A message in favor of religious tradition

by Michael Fischer

And all good Baptists hear that title, raise their deflector shields and think, "Hold it right there! If itís not from the Bible, we donít want to hear about it from the pulpit!" Relax, I wonít lead you astray. Turn in your Bibles to I Timothy 1:15:

"This is a faithful saying, and worthy of all acceptation, that Christ Jesus came into the world to save sinners; of whom I am chief."

There are four passages of Scripture that Paul describes as "faithful sayings." This is the first one. I hope to do a message on each of them, if the Lord permits.

There are three parts to this verse: the preface to the saying, the saying itself, and Paulís comment on the saying. This will be the first time I have ever preached a traditional three-point message, so who knows what will happen?

1 Ė the preface to the saying

"This is a faithful saying, and worthy of all acceptation"

What Paul is telling us here is that the saying is unattributed Ė we donít know who first said it.

It must have been a current saying in the church at that time. We have current sayings in our own church, like, "What would Jesus do?" or, "If itís new, itís not true, and if itís true, itís not new." We donít really know where these sayings came from. They arenít in the Bible. But they do reflect Biblical truth as we understand it. They are our religious tradition.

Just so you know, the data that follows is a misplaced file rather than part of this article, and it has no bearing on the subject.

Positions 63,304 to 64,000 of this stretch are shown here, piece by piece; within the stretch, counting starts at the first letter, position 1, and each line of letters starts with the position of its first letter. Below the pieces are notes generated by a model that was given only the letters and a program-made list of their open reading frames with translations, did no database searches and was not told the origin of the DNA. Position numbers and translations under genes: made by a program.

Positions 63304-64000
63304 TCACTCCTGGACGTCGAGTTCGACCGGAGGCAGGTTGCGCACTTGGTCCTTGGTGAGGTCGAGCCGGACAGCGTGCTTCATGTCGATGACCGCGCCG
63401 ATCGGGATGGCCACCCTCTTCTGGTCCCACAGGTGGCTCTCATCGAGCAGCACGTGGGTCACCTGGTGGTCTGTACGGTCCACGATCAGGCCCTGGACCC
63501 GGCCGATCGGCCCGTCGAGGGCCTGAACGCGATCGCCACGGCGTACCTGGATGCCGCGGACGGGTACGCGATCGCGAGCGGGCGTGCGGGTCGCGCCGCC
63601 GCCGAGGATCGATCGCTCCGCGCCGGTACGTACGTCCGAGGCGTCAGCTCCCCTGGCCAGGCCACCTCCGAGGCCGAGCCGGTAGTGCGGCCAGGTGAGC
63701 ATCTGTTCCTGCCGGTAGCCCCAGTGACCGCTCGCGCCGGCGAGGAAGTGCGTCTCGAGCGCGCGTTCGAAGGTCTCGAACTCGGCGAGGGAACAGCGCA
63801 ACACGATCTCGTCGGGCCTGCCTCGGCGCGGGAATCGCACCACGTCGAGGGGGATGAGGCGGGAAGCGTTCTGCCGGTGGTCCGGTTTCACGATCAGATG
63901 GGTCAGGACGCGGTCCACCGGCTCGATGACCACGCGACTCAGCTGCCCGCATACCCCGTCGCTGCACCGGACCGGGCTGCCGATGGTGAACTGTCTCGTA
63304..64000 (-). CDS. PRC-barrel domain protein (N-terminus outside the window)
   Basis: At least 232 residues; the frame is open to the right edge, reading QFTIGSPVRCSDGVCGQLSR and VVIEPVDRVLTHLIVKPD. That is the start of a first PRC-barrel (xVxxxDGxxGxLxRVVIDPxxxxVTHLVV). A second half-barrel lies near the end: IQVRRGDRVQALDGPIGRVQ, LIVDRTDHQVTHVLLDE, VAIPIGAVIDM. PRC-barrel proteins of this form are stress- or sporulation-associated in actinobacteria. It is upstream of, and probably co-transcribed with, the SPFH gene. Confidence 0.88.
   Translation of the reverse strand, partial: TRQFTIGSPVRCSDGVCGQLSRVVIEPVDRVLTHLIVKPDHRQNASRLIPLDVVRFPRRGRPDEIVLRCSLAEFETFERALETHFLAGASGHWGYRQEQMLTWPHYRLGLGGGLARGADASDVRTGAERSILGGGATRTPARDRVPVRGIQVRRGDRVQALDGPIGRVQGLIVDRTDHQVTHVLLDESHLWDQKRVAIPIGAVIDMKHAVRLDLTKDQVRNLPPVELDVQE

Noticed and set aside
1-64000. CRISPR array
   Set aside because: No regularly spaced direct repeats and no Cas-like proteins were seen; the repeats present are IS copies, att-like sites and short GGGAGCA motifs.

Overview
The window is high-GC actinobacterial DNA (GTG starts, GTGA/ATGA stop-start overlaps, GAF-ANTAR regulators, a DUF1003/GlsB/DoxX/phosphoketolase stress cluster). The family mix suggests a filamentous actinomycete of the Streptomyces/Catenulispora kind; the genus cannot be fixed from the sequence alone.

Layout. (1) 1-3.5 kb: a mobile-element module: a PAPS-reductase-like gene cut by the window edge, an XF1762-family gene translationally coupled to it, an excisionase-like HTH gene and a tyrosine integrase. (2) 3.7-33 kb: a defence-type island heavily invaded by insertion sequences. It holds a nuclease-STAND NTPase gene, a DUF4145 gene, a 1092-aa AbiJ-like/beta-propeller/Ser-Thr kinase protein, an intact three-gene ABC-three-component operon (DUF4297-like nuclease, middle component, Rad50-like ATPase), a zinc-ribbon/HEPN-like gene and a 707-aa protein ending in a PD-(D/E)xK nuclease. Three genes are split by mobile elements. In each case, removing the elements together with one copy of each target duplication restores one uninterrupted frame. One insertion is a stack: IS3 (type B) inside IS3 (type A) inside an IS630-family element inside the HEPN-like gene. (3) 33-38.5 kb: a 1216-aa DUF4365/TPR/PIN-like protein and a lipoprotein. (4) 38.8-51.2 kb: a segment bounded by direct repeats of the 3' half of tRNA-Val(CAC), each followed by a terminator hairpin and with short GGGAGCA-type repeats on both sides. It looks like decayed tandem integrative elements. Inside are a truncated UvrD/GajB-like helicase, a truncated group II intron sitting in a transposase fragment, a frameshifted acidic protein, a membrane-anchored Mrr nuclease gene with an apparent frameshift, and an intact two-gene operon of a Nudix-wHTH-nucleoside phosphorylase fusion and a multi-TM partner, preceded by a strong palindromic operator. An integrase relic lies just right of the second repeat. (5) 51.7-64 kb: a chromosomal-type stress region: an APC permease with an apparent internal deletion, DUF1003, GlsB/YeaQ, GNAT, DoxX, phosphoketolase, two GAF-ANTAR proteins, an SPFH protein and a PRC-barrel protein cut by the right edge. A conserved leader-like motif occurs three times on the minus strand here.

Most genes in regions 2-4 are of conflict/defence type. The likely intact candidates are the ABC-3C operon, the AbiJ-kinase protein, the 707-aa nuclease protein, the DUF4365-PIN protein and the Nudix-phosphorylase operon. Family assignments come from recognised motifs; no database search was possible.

So in Paulís time, this "faithful saying" was religious tradition. Paul is setting his seal of apostolic approval on the saying with his preface to it.

So, for us, it isnít religious tradition; itís part of Godís Word. (Everybody can relax.)

2 Ė the saying

"Christ Jesus came into the world to save sinners." Thatís what we call a foundational truth of our faith. Letís take a moment to consider each section of that statement.

Christ Jesus came into the world to save sinners

Christ Jesus came into the world to save sinners

Christ Jesus came into the world to save sinners

Christ Jesus came into the world to save sinners

Christ Jesus came into the world to save sinners

Thatís what the Bible says. Thatís why He came. If you ask worldly people why Jesus came, they have lots of interesting ideas. Too bad theyíre all wrong. Iím sure youíve heard a few of these:

3 Ė Paulís comment on the saying

"Of whom I am chief." The NIV says, "of whom I am the worst."

This isnít part of the faithful saying.

Why did he think he was the worst? He tells us why Ė

Also notice, he didnít say, "of whom I was chief." In spite of his amazing testimony after his conversion, and in spite of the fact that his sins were forgiven by the blood of Christ, he still thought of himself as the worst sinner who ever lived.

Was Paul the worst sinner who ever lived?

No. He couldnít be. Paul wasnít the worst sinner who ever lived, because I am.

Okay, Mike, youíve got your nerve. Holy Scripture says Paul was the worst. Where do I get off, saying Iím worse than Paul was? Iíve got my reasons:

Donít answer this out loud, but consider it: Do you think youíre the worse sinner who ever lived?